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Blood. 2001 Sep 1;98(5):1440-7.

Regulation of P-selectin binding to the neutrophil P-selectin counter-receptor P-selectin glycoprotein ligand-1 by neutrophil elastase and cathepsin G.

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Hazel and Pip Appel Vascular Biology Laboratory, Baker Medical Research Institute, Melbourne, Australia.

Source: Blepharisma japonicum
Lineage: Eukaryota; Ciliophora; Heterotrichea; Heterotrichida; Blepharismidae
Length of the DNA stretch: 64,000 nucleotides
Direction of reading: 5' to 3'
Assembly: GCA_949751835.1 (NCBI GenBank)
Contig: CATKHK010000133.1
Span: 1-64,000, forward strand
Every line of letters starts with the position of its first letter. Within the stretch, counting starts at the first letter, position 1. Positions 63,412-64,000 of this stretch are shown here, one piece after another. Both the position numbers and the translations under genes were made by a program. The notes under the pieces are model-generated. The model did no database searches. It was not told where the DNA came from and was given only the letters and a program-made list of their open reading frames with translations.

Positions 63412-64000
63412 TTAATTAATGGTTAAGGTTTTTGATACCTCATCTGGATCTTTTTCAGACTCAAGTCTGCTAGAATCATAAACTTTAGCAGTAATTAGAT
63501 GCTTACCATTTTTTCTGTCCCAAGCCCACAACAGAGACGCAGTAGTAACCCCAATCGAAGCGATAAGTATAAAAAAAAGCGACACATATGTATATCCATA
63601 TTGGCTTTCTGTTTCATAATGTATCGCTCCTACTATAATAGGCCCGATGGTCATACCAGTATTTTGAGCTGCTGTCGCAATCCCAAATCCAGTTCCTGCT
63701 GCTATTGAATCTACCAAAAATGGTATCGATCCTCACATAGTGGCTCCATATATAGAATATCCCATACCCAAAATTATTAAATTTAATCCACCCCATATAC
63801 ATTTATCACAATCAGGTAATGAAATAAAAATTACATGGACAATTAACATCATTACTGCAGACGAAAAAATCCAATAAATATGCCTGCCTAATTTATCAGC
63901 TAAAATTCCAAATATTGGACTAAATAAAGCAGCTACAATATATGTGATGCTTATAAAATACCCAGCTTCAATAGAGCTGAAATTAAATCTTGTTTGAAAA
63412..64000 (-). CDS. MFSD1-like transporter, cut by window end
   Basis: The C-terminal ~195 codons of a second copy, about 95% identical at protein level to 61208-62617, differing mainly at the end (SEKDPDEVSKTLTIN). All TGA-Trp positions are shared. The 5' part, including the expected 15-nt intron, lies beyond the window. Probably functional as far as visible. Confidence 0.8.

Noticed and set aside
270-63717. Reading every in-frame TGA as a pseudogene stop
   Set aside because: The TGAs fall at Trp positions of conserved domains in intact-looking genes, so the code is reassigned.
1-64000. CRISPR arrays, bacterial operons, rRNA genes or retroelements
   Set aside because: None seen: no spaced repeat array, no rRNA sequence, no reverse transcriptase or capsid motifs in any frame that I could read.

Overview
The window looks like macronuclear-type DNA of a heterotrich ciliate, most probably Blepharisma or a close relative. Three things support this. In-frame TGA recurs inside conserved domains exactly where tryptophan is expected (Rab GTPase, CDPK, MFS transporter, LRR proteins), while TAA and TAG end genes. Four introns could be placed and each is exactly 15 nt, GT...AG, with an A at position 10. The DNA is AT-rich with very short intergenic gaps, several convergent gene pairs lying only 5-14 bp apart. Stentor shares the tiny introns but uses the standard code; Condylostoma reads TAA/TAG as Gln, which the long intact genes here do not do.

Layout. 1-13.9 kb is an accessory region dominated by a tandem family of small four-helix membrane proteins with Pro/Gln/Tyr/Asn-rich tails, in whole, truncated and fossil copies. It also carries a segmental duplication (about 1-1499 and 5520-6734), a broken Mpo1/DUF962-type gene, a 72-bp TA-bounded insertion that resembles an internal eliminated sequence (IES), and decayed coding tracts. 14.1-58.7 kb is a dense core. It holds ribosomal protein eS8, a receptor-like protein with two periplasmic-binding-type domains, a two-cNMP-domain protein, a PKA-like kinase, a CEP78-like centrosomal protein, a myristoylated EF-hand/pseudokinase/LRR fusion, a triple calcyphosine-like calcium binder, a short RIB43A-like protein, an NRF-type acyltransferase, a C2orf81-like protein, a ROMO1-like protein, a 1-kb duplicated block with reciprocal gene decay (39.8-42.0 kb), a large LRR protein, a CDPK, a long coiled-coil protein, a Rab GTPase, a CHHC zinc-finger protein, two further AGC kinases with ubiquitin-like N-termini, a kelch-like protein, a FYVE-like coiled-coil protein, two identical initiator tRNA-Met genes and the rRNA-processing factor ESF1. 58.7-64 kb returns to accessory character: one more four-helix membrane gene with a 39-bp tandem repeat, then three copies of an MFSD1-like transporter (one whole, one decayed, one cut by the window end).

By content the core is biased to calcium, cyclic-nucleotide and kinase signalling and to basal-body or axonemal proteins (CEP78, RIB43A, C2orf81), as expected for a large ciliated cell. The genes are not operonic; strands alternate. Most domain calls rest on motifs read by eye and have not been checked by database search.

In the inflammatory response, leukocyte rolling before adhesion and transmigration through the blood vessel wall is mediated by specific cell surface adhesion receptors. Neutrophil rolling involves the interaction of P-selectin expressed on activated endothelium and its counter-receptor on neutrophils, P-selectin glycoprotein ligand-1 (PSGL-1). Here, it is reported that P-selectin binding to neutrophils is lost under conditions that cause the release of proteinases from neutrophil primary granules. Treatment of neutrophils with the purified neutrophil granule proteinases, cathepsin G and elastase, rapidly abolished their capacity to bind P-selectin. This inactivation corresponded to loss of the N-terminal domain of PSGL-1, as assessed by Western blot analysis. A loss of intact PSGL-1 protein from the surfaces of neutrophils after the induction of degranulation was also detected by Western blot analysis. Cathepsin G initially cleaved near the PSGL-1 N-terminus, whereas neutrophil elastase predominantly cleaved at a more C-terminal site within the protein mucin core. Consistent with this, cathepsin G cleaved a synthetic peptide based on the PSGL-1 N-terminus between Tyr-7/Leu-8. Under conditions producing neutrophil degranulation in incubations containing mixtures of platelets and neutrophils, the loss of PSGL-1, but not P-selectin, from platelet-neutrophil lysates was detected. Cathepsin G- or neutrophil elastase-mediated PSGL-1 proteolysis may constitute a potential autocrine mechanism for down-regulation of neutrophil adhesion to P-selectin.

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